Stress is something we have all experienced. We may feel particularly well versed in the feelings of stress this year due to the COVID-19 pandemic causing so much continued uncertainty. With this in mind, it’s important to know the effects of stress and how you can reduce stress levels.
It may come as a surprise but stress can have a large effect on your eyesight. Whilst stress is often thought as something that occurs in our mentality, we can have bodily responses to it. Different people will have different responses to stress. These responses can be physical, mental, emotional, or visual.
When your body senses stress, your pupils dilate which lets more light in to the eye – so that you should be able to detect possible threats more clearly. But when the pupils stay dilated for a longer period of time, it can cause problems. Stress can cause new conditions for the eyes and worsen existing ones. In extreme cases, it can even cause sight loss. The effects of stress on eyesight can be seen in the following symptoms:
- Blurred vision: High levels of adrenaline can cause pressure on the eyes which often results in blurred vision.
- Dizziness: You could feel light-headed or woozy due to stress. This is due to the affects stress has on the brain.
- Eye Strain: Just like the soreness of the eyes that you may feel when looking at digital screens for a long period of time, this same discomfort can be caused by stress.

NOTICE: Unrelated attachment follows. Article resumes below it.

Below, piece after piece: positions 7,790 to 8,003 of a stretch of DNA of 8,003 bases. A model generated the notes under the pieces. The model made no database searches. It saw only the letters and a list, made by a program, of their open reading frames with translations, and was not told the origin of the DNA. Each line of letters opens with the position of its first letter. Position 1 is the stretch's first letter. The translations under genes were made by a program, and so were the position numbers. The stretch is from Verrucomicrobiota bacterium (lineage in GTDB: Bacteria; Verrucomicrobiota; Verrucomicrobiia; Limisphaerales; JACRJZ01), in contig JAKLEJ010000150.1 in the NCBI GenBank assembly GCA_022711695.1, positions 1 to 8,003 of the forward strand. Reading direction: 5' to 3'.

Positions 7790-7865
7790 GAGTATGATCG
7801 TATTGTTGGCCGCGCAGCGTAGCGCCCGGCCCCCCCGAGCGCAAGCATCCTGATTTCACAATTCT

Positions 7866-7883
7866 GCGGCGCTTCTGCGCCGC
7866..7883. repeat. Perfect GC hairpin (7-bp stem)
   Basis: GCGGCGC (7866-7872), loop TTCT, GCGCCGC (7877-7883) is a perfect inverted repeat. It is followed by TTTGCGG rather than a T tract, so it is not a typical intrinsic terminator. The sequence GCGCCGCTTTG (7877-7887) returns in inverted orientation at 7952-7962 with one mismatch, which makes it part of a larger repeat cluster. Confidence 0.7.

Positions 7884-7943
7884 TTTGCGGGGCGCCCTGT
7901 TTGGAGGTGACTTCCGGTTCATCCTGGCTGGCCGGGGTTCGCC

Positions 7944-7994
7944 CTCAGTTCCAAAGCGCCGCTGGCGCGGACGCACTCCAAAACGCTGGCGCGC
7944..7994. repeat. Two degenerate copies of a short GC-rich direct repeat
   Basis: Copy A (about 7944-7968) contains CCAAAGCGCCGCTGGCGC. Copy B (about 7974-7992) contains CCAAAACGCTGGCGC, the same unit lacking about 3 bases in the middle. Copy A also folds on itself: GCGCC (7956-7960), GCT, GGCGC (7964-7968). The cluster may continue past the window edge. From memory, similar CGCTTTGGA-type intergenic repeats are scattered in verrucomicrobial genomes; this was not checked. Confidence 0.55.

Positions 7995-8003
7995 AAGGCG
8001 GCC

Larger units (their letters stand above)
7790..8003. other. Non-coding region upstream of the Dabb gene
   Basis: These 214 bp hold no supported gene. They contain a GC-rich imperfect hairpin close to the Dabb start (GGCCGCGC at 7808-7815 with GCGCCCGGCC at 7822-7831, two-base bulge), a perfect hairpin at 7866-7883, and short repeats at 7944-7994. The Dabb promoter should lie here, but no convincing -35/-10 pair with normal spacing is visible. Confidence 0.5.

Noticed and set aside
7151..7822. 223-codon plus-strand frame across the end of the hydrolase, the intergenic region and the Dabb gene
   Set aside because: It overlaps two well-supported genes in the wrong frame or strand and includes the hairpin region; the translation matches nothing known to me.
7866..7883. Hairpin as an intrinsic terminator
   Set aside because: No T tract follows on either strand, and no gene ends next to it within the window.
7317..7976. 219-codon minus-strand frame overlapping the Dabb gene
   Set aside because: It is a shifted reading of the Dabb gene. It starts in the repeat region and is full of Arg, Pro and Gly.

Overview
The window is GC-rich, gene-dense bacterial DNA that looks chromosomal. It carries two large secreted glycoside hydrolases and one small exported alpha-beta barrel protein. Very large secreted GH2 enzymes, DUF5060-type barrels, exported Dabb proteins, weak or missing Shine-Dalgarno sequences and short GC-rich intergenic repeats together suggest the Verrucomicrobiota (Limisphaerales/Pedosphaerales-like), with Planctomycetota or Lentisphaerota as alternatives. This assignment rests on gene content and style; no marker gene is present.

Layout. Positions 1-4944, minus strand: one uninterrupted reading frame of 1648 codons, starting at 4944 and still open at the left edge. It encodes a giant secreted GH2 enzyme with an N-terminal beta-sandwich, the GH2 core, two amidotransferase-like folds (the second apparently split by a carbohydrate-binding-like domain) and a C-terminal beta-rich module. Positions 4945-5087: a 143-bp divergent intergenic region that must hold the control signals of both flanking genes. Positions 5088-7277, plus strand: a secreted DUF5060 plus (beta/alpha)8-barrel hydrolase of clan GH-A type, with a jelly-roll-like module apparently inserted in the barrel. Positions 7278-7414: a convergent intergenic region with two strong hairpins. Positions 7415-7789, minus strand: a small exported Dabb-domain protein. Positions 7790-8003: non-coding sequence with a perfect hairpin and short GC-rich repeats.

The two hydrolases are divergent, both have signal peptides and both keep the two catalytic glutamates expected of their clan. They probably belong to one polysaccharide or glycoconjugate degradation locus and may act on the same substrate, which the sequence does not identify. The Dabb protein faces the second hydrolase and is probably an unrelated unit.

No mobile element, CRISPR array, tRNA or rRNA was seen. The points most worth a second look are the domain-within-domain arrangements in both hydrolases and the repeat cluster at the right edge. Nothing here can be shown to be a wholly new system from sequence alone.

- Sensitivity to light: You may experience difficulty in seeing in bright light or having sore eyes.
- Eye spasms: These occur due to a contraction of a muscle. They typically affect one eye, and are temporary.
- Eye floaters: These are tiny spots that swim across your vision. The spots appear differently for different people.
- Watery or dry eyes: Either one of these can be caused by stress, which one you feel depends on how your body reacts to stress.
- Headaches: Stress-headaches are often caused by muscle tension.
Thankfully, most of these stress related eye problems are temporary. Once the stressor is removed, the symptom should also come to an end. Similarly, whilst it is worrying that stress can cause vision loss, the good news is that reducing stress levels can also help reverse the decline of eyesight and restore vision.
It is so important to look after our mental health. It is also incredibly difficult to avoid stress completely but you can try to reduce stress levels as much as possible. Why not put some time aside for self-care and ‘me-time’? Activities that reduce stress are generally the ones you enjoy, pick up any hobbies that you have let slide! You should also try to exercise, get a good 8 hours of sleep at night, eat a healthy balanced diet and try to spend some time in the outdoors.
If you are experiencing one or more of these symptoms over a long period of time, you should book an appointment with an optician.